Most of these patients will not require urinary diversion if they are carefully followed up and if the parents actively participate in their care.
If the bladder is of the spastic type with diminished capacity, there are several surgical options short of actual urinary diversion. Sacral nerve block during urodynamic evaluation helps in determining whether sacral nerve root section would be beneficial. This helps in cases of spastic bladder but not in cases of poorly compliant, fibrotic bladder. Sectioning the S3 nerves reduces intravesical pressures, improves storage, and reduces the risk of reflux or obstruction of the ureters.
For patient with a mildly spastic bladder and reasonable storage capacity (>200 mL), urinary incontinence might be controlled via electrostimulation of the pelvic floor. Many of these patients have intact nerves to the sphincter. These can be stimulated to enhance sphincter tone and inhibit voiding. If the bladder has a limited capacity with poor compliance and poor contractility, augmentation cystoplasty (Duel et al, 1998) followed by intermittent self-catheterization is the treatment of choice.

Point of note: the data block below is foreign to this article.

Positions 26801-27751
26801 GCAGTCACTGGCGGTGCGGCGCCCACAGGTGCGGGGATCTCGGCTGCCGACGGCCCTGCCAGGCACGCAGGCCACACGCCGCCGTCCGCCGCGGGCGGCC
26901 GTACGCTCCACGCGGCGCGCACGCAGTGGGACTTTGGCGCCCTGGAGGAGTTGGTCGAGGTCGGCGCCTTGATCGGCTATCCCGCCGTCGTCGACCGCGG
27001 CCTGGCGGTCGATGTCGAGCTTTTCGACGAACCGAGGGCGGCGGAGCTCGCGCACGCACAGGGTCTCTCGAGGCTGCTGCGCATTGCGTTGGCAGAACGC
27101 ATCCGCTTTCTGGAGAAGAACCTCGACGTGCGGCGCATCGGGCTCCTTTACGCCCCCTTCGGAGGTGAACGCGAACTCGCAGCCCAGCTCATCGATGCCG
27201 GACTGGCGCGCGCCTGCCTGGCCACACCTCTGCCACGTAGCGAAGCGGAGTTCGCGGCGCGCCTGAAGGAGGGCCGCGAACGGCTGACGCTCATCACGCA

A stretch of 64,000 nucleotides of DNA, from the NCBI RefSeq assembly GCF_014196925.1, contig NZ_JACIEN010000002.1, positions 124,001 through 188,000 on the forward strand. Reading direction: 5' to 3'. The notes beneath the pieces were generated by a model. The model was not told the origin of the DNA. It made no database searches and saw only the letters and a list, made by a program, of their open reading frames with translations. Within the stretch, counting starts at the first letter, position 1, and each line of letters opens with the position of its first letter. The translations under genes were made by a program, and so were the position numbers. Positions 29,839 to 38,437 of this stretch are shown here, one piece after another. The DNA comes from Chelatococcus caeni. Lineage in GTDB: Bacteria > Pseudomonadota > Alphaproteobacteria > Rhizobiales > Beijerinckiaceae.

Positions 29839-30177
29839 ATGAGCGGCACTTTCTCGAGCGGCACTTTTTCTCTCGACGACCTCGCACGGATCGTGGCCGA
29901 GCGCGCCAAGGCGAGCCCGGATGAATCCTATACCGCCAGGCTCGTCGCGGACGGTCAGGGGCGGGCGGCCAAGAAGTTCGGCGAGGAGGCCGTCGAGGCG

If the refluxing patient has recurrent fever (equivalent to pyelonephritis) despite the presence of an indwelling catheter or if incontinence cannot be controlled because of poor detrusor compliance, urinary diversion must be considered. Nonrefluxing continent reservoirs offer the most favorable long-term outlook for preservation of the upper urinary tract.